- The details published by a tabloid, News of the World, about the private life of a well known actor. Ward v. News Group Int’l, 733 F. Supp. 83 (D. Cal. 1990). The court emphasized that the republication occurred in a fair and accurate manner and that the tabloid published the actor’s denial along with the accusation.
Statute of Limitations for Defamation
California’s statute of limitations for defamation is one (1) year. See California Code of Civil Procedure 340(c).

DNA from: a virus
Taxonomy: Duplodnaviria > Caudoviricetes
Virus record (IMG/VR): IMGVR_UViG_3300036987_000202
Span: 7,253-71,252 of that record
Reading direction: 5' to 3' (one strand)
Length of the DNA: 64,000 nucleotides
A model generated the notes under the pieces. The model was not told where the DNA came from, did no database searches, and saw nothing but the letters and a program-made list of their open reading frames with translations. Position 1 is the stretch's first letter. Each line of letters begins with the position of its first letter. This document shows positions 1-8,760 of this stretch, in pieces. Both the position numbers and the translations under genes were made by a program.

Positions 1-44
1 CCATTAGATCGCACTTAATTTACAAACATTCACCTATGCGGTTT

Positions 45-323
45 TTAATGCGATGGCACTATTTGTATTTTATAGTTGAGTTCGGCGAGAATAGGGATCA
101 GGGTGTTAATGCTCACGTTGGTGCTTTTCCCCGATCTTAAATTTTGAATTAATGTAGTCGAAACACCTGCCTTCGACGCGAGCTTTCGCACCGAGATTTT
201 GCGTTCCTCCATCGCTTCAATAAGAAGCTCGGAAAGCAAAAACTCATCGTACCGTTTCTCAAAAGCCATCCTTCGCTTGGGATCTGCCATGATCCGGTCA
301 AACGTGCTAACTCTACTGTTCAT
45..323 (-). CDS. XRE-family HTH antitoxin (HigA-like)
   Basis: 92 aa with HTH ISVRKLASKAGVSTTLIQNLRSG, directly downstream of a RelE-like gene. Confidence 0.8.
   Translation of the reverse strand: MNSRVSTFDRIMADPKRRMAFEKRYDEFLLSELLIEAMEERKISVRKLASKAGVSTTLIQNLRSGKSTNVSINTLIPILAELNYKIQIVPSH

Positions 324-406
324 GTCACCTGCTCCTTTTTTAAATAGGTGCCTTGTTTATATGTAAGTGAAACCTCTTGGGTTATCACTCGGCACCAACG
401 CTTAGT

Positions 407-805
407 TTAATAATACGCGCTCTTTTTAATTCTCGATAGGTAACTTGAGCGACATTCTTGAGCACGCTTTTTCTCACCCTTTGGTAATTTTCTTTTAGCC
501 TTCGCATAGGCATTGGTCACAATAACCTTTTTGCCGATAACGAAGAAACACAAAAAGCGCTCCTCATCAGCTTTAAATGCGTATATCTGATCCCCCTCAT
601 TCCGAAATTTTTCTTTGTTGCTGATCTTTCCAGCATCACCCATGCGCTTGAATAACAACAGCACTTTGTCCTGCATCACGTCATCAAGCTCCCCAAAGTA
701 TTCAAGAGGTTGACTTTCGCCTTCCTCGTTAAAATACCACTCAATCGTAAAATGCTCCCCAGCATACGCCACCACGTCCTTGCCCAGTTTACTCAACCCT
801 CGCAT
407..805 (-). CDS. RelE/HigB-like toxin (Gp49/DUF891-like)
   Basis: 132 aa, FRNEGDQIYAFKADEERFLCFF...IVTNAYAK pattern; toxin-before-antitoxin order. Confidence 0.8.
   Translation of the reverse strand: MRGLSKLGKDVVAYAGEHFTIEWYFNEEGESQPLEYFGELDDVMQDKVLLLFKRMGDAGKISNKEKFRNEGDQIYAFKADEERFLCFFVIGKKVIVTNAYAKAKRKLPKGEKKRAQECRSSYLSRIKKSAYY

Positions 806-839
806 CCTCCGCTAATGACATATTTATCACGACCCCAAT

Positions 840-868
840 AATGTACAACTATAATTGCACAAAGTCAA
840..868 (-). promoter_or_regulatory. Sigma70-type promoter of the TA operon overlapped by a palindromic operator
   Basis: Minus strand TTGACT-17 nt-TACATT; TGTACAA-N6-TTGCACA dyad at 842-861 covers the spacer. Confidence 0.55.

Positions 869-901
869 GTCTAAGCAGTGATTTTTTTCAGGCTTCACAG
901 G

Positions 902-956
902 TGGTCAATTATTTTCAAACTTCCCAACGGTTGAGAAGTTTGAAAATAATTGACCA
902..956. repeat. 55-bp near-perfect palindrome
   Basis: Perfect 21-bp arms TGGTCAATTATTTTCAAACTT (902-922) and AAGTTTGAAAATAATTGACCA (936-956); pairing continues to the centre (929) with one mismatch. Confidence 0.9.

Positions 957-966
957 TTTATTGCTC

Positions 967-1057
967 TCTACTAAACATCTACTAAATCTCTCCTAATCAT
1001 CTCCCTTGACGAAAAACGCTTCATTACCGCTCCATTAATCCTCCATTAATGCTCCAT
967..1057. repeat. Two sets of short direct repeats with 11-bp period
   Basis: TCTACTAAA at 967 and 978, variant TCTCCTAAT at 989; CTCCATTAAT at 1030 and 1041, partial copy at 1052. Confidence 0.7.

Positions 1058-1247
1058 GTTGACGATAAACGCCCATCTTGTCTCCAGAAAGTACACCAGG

California applies the single publication rule pursuant to California Civil Code 3425.1-3425.5. A California Court of Appeals recognized the single publication rule in the context of publications on the Internet. Traditional Cat Ass’n, Inc. v. Gilbreath, 13 Cal.Rptr.3d 353, 358 (Cal. Ct. App. 2004). For a definition of the “single publication rule,” see the Statute of Limitations for Defamation section of this guide.
Shy Love’s (poorly drafted) complaint, filed November 17, 2014:
Shy Love declined to comment on this story.